“Not Quiet on the Front and Not Quiet in the Rear”: Of Social Anger during the First World War (The Bulgarian Case) Cover Image
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“Not Quiet on the Front and Not Quiet in the Rear”: Of Social Anger during the First World War (The Bulgarian Case)
“Not Quiet on the Front and Not Quiet in the Rear”: Of Social Anger during the First World War (The Bulgarian Case)

Author(s): Snezhana Dimitrova
Subject(s): History, Social Sciences, Psychology, Military history, Political history, Social history, Recent History (1900 till today), Pre-WW I & WW I (1900 -1919)
Published by: Институт за исторически изследвания - Българска академия на науките
Keywords: WWI; Other Archives and Spaces; Affects; Hunger; Diseases; Corruption; Biopolitics; Social Welfare; Resistance; Mourning; Co-affectation of Subjectivities; Mourning; Women’s Revolt, Soldier’s Revolts;

Summary/Abstract: This empirical study reveals a different, mostly hidden, reality of historical experience, i.e., the personal fears, dreams, and yearnings of individuals that had the potential to grow into collective emotions. Through the empirical and theoretical design of the study, the author presents Bulgarian society at war in terms of the critical situations of everyday life involving hunger, disease, death, corruption, injustice, and revolt. The author insists that the scenarios for what would become Bulgaria’s post-war reality were first written in the subjective contexts of a specific wartime reality – that of the practical past (in Hayden White’s term) of soldiers at war and their families. The study demonstrates how and why the justly angry soldier brought about conditions for a ‘breakthrough at the frontline’, inasmuch as this anger reveals that ‘the demoralization at the frontline’ was brought about by the soldier’s sensitivity to “things being unfair”. The article discusses the topography of the revolts (the so-called ‘women’s hunger revolts’) of ordinary urban and rural women, which occurred in places where the greatest numbers of men had been mobilized. The author shows that, in the anger of women, there “murmurs the horror of their forced situation” (Marguerite Duras). In analysing these outburst of social anger and the different ways in which different women (of various classes, social strata, and cultural milieus) protested against the war (revolts, petitions, individual and collective letters, addressed by Bulgarian and Turkish women to official institutions), the author thematizes women’s political and civic participation, provoked by total wartime mobilization. The article identifies the new sources of women’s emancipation during the war, including the affective reality of their experience, and thereby emphasizes that women’s public expression of anger was able to reveal the source of corrosion of the social tissue as lying in corruption and the ‘powers that tend to corrupt’. The front and the rear were bound together by anger at social injustice. Moreover: the study shows if the soldier’s wife had dared go that far, it was because she was empowered by the law itself, the law’s regulations aimed at the emancipation of the poor and uneducated woman, the soldier’s mother or wife, in order to restrict the possibility of corruption on the part of local authorities, a possibility that would have endangered the main purpose of the law, civil peace. The study is based on archive materials, still not fully ‘open’, including court martial documentation, women’s letters intercepted by censors, censors’ reports (some of them probably prepared by women), private archives of female Socialist activists, memoirs on women’s revolts, etc. The research methods of the study are developed and operationalized within the interdisciplinary field of microhistory and affect theory.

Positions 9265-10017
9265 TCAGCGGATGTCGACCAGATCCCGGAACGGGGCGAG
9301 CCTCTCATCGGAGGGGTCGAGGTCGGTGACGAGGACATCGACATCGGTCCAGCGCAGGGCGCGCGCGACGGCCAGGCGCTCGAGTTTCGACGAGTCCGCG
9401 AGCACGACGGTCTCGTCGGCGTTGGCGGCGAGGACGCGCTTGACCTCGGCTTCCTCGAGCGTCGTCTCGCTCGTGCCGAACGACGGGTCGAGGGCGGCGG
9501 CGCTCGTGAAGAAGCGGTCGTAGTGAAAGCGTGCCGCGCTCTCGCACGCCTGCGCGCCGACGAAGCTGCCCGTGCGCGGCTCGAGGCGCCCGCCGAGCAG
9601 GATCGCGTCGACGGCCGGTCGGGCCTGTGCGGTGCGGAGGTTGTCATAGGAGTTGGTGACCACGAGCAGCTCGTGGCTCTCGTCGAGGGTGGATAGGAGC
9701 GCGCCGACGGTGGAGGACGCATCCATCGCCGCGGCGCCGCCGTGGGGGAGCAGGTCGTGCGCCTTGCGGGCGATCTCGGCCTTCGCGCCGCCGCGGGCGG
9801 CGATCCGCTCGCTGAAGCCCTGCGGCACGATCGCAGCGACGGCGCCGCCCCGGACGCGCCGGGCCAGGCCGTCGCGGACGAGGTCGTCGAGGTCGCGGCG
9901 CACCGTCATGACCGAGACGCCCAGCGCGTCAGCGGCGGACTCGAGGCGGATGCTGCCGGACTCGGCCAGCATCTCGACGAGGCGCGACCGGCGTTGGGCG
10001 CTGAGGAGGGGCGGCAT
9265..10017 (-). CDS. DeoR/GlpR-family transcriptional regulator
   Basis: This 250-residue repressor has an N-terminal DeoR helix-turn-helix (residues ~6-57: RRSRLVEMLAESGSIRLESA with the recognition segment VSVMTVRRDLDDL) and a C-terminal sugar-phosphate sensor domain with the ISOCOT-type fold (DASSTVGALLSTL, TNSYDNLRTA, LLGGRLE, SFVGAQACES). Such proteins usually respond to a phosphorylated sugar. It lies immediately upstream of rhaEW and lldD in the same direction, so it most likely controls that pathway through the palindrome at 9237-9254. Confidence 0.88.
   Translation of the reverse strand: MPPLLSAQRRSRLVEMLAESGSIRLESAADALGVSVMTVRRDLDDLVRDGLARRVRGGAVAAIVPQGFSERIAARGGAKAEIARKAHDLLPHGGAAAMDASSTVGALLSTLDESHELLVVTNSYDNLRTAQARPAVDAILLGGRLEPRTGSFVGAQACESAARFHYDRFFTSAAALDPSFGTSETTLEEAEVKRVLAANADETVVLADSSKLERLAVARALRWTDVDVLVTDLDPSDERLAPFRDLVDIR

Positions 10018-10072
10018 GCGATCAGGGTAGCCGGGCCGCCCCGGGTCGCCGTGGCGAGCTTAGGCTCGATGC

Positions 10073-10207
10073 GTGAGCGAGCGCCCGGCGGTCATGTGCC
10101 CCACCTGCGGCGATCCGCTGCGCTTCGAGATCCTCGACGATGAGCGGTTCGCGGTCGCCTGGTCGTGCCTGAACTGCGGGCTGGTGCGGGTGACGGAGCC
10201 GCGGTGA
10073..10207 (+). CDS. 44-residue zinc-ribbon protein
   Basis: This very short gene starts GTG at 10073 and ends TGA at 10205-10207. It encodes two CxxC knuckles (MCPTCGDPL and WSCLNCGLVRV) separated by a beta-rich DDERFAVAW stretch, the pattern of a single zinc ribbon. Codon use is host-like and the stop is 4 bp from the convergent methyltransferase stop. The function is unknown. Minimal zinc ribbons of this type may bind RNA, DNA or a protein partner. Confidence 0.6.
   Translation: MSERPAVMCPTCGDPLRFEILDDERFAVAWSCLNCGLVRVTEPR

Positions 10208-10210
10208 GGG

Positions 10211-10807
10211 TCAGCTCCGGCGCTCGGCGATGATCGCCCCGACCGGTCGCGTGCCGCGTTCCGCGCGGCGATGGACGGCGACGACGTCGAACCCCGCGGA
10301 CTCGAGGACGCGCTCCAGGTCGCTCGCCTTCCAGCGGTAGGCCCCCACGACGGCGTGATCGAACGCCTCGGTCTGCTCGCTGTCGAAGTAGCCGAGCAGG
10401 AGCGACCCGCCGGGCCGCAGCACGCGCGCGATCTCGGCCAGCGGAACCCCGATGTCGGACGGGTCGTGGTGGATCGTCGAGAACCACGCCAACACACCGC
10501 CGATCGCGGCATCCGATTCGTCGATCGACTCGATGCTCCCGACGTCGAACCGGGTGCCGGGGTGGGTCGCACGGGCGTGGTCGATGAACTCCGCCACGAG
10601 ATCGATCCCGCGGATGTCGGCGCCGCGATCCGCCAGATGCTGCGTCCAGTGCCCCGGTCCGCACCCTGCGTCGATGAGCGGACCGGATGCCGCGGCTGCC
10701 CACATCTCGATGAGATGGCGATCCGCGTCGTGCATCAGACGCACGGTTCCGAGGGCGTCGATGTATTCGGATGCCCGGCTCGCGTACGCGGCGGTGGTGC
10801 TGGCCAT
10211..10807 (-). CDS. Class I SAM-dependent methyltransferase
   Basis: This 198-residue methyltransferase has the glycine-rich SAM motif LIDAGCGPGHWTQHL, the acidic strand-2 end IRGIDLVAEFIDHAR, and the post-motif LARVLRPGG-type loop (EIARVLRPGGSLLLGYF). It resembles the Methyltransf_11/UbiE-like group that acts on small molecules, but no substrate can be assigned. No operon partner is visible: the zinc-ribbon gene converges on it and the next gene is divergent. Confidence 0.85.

• Issue Year: 2017
  • Issue No: 3-4
  • Page Range: 101-148
  • Page Count: 48
  • Language: English